Dave and I went to see the orchids today. Magical! I have never seen so many, all in one place. Aren’t we lucky to have them on our doorstep? Love your photos, as usual.
We are lucky to have such a lovely haven. Glad you could get out to visit the orchids.
I have to agree with Joanne about the tractor path. Beautiful shot, but slightly scary in its implications.
Thanks for being part of the Changing Seasons Tish; I love seeing and reading about each month in your corner of the world.
Thanks so much, Su. It’s good to be on your blogosphere ‘team’.
Love the first two photos especially! 🙂
I was happy to find pyramidal orchids today in their dozens up on Mexico Towans. Also Lady’s bedstraw, Bird’s foot trefoil and both purple and white wild thyme. At least I think the white was also thyme. Wild flowers are the best 🙂
That must have been a lovely find. Wild flowers are indeed very special. I’ve been growing some from seed – and this year they have flowered for the first time – in pots at the moment – blue flax, tiny bright pink pinks, yellow toadflax, and out in the garden, the real success – proper valerian. Also last year’s planted out dyers chamomile is feet high and full of golden flowers. I don’t think I’d ever seen valerian in the wild, and it always gets confused with look-alike centranthus. It’s so tall and wafty, yet standing up to the wind too, and has a lovely scent. It’s been flowering for weeks now.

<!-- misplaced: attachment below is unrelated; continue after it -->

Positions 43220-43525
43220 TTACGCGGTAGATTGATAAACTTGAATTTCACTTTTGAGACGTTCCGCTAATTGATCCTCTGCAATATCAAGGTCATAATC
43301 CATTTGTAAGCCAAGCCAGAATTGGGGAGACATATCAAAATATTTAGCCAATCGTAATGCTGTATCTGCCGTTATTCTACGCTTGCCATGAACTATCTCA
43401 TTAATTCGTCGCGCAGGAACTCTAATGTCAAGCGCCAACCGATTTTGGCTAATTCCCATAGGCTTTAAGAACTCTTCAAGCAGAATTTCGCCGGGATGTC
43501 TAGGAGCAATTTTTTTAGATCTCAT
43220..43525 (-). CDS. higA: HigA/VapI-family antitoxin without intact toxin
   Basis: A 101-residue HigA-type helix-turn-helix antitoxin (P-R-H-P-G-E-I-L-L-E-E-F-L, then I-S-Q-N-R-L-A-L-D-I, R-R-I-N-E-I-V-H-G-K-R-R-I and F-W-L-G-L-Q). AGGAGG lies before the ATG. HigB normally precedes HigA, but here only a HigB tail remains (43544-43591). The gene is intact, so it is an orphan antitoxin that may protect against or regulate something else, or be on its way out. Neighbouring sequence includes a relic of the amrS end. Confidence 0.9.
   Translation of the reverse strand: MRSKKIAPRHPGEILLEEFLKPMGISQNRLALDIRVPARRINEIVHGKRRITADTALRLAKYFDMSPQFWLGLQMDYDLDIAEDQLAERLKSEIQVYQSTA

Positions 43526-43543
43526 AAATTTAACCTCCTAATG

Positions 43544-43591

That sounds good. I don’t believe I know what proper Valerian actually looks like. I have planted some perennial wild flower seeds on my Cornish hedge but I don’t know how successful they will be with the more aggressive weeds – nettles and brambles and the dreaded bindweed!
Dreaded bindweed indeed. Re-using the communal ‘heap of ages’ up at the allotment has released long buried seeds – and the seedlings are EVERYWHERE, including in my polytunnel. Though at least they will uproot easily if they’re spotted soon enough.
It does pull out easily sometimes and then you get the dreaded ‘snap’. I have it all along the border with the farm next door which is just a wilderness. No hope of eliminating it.